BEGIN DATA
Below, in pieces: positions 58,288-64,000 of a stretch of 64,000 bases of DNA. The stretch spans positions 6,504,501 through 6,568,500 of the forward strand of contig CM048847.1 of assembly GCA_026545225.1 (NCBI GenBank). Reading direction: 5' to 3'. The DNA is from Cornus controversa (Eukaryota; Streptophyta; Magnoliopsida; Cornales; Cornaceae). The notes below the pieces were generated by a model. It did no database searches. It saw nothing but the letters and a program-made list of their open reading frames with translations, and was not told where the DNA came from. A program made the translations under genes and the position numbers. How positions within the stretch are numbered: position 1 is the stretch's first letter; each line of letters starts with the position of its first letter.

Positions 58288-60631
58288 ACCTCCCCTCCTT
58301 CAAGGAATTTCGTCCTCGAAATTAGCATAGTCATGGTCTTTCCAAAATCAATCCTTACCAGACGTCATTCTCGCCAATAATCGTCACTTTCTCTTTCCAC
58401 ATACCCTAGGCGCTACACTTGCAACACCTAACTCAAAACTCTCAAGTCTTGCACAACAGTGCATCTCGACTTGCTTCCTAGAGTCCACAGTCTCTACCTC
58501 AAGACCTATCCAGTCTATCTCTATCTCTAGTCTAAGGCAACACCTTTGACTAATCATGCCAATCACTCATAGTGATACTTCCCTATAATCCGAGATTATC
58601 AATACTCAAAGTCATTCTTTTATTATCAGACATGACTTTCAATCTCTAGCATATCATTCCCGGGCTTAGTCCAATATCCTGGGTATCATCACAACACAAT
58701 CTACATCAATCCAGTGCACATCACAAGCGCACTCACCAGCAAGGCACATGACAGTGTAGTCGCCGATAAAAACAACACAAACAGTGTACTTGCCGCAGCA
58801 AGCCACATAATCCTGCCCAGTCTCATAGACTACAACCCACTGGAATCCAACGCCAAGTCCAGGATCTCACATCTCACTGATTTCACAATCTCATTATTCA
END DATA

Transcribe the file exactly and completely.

Below, in pieces: positions 58,288-64,000 of a stretch of 64,000 bases of DNA. The stretch spans positions 6,504,501 through 6,568,500 of the forward strand of contig CM048847.1 of assembly GCA_026545225.1 (NCBI GenBank). Reading direction: 5' to 3'. The DNA is from Cornus controversa (Eukaryota; Streptophyta; Magnoliopsida; Cornales; Cornaceae). The notes below the pieces were generated by a model. It did no database searches. It saw nothing but the letters and a program-made list of their open reading frames with translations, and was not told where the DNA came from. A program made the translations under genes and the position numbers. How positions within the stretch are numbered: position 1 is the stretch's first letter; each line of letters starts with the position of its first letter.

Positions 58288-60631
58288 ACCTCCCCTCCTT
58301 CAAGGAATTTCGTCCTCGAAATTAGCATAGTCATGGTCTTTCCAAAATCAATCCTTACCAGACGTCATTCTCGCCAATAATCGTCACTTTCTCTTTCCAC
58401 ATACCCTAGGCGCTACACTTGCAACACCTAACTCAAAACTCTCAAGTCTTGCACAACAGTGCATCTCGACTTGCTTCCTAGAGTCCACAGTCTCTACCTC
58501 AAGACCTATCCAGTCTATCTCTATCTCTAGTCTAAGGCAACACCTTTGACTAATCATGCCAATCACTCATAGTGATACTTCCCTATAATCCGAGATTATC
58601 AATACTCAAAGTCATTCTTTTATTATCAGACATGACTTTCAATCTCTAGCATATCATTCCCGGGCTTAGTCCAATATCCTGGGTATCATCACAACACAAT
58701 CTACATCAATCCAGTGCACATCACAAGCGCACTCACCAGCAAGGCACATGACAGTGTAGTCGCCGATAAAAACAACACAAACAGTGTACTTGCCGCAGCA
58801 AGCCACATAATCCTGCCCAGTCTCATAGACTACAACCCACTGGAATCCAACGCCAAGTCCAGGATCTCACATCTCACTGATTTCACAATCTCATTATTCA